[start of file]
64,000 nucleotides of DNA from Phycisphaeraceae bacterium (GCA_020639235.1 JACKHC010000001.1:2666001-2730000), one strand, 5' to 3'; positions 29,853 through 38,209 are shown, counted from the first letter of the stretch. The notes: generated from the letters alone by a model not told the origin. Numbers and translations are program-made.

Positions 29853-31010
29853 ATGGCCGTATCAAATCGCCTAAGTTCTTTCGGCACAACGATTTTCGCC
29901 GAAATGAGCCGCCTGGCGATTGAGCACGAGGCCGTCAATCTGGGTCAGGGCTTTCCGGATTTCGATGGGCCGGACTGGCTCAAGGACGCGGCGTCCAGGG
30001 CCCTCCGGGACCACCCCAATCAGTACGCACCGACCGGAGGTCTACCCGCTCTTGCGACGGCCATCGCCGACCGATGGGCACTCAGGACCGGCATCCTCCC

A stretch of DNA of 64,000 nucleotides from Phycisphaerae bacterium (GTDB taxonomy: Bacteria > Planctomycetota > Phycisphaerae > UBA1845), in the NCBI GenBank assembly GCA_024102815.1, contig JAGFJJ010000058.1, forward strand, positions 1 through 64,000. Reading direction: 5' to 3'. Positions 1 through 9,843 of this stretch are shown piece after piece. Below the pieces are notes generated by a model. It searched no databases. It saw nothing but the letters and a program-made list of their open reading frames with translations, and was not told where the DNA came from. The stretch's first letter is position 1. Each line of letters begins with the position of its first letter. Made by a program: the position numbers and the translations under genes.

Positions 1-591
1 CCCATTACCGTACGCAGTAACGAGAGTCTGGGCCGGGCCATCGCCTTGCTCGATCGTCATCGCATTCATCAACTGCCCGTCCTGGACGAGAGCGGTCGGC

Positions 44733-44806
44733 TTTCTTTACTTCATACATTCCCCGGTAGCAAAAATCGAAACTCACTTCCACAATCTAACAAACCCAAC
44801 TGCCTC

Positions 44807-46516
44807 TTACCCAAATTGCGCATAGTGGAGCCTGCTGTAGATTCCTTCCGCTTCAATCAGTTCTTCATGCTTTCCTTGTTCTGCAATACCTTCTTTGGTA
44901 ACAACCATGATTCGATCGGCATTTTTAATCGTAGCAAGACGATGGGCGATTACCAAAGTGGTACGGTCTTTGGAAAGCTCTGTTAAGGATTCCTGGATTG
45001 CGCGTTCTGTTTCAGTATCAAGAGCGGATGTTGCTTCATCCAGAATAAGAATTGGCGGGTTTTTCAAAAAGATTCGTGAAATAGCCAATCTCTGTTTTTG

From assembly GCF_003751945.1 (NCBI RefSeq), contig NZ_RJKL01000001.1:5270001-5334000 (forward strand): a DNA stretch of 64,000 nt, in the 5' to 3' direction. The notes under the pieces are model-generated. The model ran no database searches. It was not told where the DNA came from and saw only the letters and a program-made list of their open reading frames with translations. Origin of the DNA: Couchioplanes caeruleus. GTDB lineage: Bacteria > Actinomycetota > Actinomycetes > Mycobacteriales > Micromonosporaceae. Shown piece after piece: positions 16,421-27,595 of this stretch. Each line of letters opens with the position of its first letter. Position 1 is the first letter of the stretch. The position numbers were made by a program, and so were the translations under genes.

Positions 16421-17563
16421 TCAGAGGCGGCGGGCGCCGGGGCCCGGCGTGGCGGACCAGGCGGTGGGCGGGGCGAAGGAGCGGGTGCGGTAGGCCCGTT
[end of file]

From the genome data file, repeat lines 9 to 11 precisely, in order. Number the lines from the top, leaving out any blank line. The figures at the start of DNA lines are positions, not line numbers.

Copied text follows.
Positions 44733-44806
44733 TTTCTTTACTTCATACATTCCCCGGTAGCAAAAATCGAAACTCACTTCCACAATCTAACAAACCCAAC
44801 TGCCTC